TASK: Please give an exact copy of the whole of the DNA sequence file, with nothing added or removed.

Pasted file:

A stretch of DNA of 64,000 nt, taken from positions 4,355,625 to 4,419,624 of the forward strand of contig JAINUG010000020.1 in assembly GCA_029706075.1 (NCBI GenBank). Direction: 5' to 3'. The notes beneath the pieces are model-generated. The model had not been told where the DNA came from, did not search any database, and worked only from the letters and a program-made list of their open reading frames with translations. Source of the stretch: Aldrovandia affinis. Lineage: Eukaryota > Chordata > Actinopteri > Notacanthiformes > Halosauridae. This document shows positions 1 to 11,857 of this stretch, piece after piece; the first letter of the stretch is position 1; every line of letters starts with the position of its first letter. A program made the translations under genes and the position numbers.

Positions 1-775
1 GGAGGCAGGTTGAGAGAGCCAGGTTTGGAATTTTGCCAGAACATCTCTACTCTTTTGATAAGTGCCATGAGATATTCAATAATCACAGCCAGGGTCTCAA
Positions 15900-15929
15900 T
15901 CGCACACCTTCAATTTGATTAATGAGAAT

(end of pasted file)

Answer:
A stretch of DNA of 64,000 nt, taken from positions 4,355,625 to 4,419,624 of the forward strand of contig JAINUG010000020.1 in assembly GCA_029706075.1 (NCBI GenBank). Direction: 5' to 3'. The notes beneath the pieces are model-generated. The model had not been told where the DNA came from, did not search any database, and worked only from the letters and a program-made list of their open reading frames with translations. Source of the stretch: Aldrovandia affinis. Lineage: Eukaryota > Chordata > Actinopteri > Notacanthiformes > Halosauridae. This document shows positions 1 to 11,857 of this stretch, piece after piece; the first letter of the stretch is position 1; every line of letters starts with the position of its first letter. A program made the translations under genes and the position numbers.

Positions 1-775
1 GGAGGCAGGTTGAGAGAGCCAGGTTTGGAATTTTGCCAGAACATCTCTACTCTTTTGATAAGTGCCATGAGATATTCAATAATCACAGCCAGGGTCTCAA
Positions 15900-15929
15900 T
15901 CGCACACCTTCAATTTGATTAATGAGAAT